Garlic butter is f*cking delicious. This is a truth universally acknowledged. One of my favourite things about staying at my Nan’s house used to be the guarantee that there would be a stick of Lurpak garlic butter waiting for me in the fridge door, ready to be spread in copious (and probably inappropriate) amounts on crusty white bread. It was one of those things we never had at home – probably a lot to do with extravagant pricing – but was for some reason a fridge staple at her house. Like Nesquik.
On my mission to start slowly playing with the idea of veganising things that would otherwise be a no go for proper actual vegans (I’m not yet included in this gang, in case you were wondering) garlic butter comes pretty high up on the list of things I’d like to get right. After mucking about a few times, I’ve decided it’s impossible to actually get right.
The reason it’s impossible to get right is the same reason that actual garlic butter is delicious: fat. Fat that comes from animals and fat that comes from plants are just too damn different. Delicious, fatty, salty garlic butter is the way it is because it’s made of milk. If trying to compare the two – no matter what form – animal fat will almost always win. That doesn’t mean that we can’t make something that does taste pretty good though, I wouldn’t be writing about vegan garlic butter at all if I thought it tasted rubbish, it just means that you shouldn’t expect it to win any competitions in a direct comparison.
The vegan butter I used in this recipe was the Pure dairy free soya spread – for no reason besides the fact that it was on offer at Asda when I did my most recent food shop. It works pretty well here because it’s close to tasteless, so is very much responsive to any flavours you throw at it – salt, garlic and herbs, in this case.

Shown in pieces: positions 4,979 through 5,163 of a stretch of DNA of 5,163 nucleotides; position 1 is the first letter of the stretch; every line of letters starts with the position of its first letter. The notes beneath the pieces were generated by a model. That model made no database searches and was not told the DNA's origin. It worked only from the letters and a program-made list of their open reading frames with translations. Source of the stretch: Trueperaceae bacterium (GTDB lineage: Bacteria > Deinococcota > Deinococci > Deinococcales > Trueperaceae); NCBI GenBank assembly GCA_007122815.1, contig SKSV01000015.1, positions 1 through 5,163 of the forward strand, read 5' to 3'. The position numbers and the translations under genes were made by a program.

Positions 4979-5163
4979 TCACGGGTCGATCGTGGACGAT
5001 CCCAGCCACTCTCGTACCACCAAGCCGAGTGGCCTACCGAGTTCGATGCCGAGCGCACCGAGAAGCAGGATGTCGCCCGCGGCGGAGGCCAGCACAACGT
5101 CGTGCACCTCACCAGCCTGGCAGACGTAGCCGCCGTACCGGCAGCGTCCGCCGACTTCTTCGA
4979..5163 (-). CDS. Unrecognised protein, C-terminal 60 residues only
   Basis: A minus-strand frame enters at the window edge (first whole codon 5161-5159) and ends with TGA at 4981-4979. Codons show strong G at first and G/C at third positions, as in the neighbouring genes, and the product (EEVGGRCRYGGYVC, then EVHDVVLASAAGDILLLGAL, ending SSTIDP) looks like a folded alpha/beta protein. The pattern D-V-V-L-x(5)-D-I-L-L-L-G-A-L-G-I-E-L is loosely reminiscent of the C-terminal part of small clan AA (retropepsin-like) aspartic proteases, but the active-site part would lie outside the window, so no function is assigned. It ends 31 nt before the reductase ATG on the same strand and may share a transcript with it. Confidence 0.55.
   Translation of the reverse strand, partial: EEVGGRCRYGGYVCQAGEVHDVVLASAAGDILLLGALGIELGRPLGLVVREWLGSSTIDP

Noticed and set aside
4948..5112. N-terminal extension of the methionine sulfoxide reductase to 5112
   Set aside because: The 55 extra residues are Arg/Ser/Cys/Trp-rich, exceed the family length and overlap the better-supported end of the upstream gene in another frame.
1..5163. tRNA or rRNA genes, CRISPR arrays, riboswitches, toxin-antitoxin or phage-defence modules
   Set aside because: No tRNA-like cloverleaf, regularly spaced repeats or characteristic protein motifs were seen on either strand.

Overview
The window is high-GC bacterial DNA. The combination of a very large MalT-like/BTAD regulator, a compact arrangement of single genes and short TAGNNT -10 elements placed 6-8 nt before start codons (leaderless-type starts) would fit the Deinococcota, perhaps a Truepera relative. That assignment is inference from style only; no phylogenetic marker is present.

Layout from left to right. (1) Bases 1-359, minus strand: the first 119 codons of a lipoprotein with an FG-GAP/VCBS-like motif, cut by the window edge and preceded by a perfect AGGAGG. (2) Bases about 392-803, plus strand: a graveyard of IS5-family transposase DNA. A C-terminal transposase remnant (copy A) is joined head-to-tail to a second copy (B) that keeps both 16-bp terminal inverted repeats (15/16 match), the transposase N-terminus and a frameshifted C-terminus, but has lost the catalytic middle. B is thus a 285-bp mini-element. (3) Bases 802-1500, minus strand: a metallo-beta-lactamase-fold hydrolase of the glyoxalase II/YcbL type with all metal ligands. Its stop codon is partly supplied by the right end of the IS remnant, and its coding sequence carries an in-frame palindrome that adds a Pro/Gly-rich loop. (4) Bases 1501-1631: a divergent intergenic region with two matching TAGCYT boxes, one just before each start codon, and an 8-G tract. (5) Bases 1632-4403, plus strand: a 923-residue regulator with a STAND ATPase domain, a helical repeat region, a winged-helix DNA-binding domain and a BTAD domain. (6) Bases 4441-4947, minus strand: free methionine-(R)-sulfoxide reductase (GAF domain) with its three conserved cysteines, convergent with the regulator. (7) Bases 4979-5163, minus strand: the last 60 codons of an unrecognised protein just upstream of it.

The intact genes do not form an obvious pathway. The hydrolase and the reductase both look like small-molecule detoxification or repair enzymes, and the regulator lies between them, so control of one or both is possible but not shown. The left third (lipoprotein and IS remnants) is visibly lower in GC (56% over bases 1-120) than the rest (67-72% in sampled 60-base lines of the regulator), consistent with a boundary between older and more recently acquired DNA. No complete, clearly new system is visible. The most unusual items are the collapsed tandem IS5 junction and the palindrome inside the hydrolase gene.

Side note: if you’re one of those (seemingly many) people that hate dill with a fiery passion and think that it should be banned, chuck a different herb in. There are plenty to choose from and all equally welcome next to green beans and butteryness, I’m sure.
Why roast the green beans? Because why not. I thoroughly enjoy roasting things that might normally be boiled or steamed. Roast everything, roast everything while there’s still time, it’ll be summer before we know it and all we’ll be able to eat are crunchy salads and frozen cocktails. God, I can’t wait. For now though, again with the roasting.
Serves 2 as a side
250g green beans
1/2 tsp garlic granules
big pinch salt
1.5 heaped tbsps soya spread
small handful parsley and dill, chopped finely
- Heat the oven to Gas Mark 7 (conversions here) and rinse, top and tail your green beans.
- Chuck the beans in a roasting dish, drizzle with just a tiny bit of olive oil and even tinier pinch of salt and roast for about 15-20 minutes.
- While the beans roast, mix together the garlic granules, salt, vegan butter and chopped herbs in a fancy little bowl.
- Serve the beans with the butter. Done.